Example: “I appreciate the time you have taken to review my application letter. Since you likely received a number of applications and letters for this open position, I am extremely grateful for the time you have spent reading about me and what would make me a good fit for this role.”
6. Close the letter
Many people use “Sincerely” or “Best” to close the letter, although any professional sign-off is fine to include. The final line of the letter should be your full name. If you submit a hard copy of the letter, include your signature above your typed name. When submitting an application letter via email, you should include your contact information beneath your name, rather than including it in the header.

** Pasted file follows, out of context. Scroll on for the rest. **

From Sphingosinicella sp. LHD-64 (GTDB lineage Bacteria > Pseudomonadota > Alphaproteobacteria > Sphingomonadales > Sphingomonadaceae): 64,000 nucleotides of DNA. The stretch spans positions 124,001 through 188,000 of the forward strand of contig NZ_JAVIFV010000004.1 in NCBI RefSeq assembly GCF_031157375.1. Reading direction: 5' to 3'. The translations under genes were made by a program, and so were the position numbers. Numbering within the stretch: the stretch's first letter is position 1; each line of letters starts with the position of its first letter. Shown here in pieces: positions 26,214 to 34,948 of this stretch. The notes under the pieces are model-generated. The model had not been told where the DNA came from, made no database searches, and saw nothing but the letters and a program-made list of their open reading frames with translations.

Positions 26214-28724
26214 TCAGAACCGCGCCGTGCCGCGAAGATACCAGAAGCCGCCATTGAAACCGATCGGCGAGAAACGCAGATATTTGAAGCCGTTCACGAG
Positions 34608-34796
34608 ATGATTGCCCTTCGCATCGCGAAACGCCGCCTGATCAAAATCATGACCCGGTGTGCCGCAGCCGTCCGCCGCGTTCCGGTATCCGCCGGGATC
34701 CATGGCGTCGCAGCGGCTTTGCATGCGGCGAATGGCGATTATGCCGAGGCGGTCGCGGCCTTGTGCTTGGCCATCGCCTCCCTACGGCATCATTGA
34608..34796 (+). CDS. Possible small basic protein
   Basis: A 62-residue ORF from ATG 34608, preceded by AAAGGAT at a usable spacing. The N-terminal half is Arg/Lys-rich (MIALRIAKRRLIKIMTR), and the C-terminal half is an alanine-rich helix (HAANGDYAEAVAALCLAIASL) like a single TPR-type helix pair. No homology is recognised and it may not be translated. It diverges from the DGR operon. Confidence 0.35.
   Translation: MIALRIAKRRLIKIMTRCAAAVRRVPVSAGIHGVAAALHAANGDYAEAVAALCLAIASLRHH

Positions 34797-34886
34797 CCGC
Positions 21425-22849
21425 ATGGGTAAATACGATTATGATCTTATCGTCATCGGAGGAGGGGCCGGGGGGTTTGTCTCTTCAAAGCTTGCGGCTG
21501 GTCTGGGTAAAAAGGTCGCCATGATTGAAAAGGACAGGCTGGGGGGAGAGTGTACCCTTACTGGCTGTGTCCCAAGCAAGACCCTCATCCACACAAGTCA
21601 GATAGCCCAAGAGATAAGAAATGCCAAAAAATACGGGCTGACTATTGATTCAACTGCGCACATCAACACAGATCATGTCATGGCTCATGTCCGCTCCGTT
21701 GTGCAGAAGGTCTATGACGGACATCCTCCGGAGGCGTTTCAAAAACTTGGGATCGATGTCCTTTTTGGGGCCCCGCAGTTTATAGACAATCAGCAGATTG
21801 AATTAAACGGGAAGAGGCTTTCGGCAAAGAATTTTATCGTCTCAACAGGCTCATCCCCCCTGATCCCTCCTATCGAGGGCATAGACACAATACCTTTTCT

Related: How to Close a Cover Letter
Sending a job application letter
The format of your job application letter will depend on how you are sending it to the hiring manager or supervisor. If you plan to email the application letter, the formatting will differ from a printed, mailed letter. Your contact information should be at the bottom of an email, beneath your typed full name.
When emailing a job application letter, it is also important to consider what subject line to use to make sure the hiring manager opens the email and reads your letter. When scanning their inbox, the hiring manager will see the subject line you included first, along with your name and email address. The decision to read or delete an email ultimately depends on what subject line you choose, which means it is your chance to make a first impression.